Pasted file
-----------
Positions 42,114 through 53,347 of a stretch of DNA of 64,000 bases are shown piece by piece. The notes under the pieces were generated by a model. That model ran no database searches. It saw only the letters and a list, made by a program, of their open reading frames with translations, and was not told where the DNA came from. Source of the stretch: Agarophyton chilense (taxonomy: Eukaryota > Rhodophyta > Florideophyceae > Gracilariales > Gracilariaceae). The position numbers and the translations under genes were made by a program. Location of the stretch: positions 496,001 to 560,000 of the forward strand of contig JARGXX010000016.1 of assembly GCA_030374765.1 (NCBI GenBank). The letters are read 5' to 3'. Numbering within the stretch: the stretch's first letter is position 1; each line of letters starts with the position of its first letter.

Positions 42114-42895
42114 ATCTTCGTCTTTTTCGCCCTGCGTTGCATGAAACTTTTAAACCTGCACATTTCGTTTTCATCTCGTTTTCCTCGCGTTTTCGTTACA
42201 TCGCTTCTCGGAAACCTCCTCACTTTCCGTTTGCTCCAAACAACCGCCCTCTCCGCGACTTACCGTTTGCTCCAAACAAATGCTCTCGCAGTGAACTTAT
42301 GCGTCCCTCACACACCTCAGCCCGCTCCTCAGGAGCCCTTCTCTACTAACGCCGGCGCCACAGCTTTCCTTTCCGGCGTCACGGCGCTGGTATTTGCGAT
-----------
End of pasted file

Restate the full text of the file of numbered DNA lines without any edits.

Positions 42,114 through 53,347 of a stretch of DNA of 64,000 bases are shown piece by piece. The notes under the pieces were generated by a model. That model ran no database searches. It saw only the letters and a list, made by a program, of their open reading frames with translations, and was not told where the DNA came from. Source of the stretch: Agarophyton chilense (taxonomy: Eukaryota > Rhodophyta > Florideophyceae > Gracilariales > Gracilariaceae). The position numbers and the translations under genes were made by a program. Location of the stretch: positions 496,001 to 560,000 of the forward strand of contig JARGXX010000016.1 of assembly GCA_030374765.1 (NCBI GenBank). The letters are read 5' to 3'. Numbering within the stretch: the stretch's first letter is position 1; each line of letters starts with the position of its first letter.

Positions 42114-42895
42114 ATCTTCGTCTTTTTCGCCCTGCGTTGCATGAAACTTTTAAACCTGCACATTTCGTTTTCATCTCGTTTTCCTCGCGTTTTCGTTACA
42201 TCGCTTCTCGGAAACCTCCTCACTTTCCGTTTGCTCCAAACAACCGCCCTCTCCGCGACTTACCGTTTGCTCCAAACAAATGCTCTCGCAGTGAACTTAT
42301 GCGTCCCTCACACACCTCAGCCCGCTCCTCAGGAGCCCTTCTCTACTAACGCCGGCGCCACAGCTTTCCTTTCCGGCGTCACGGCGCTGGTATTTGCGAT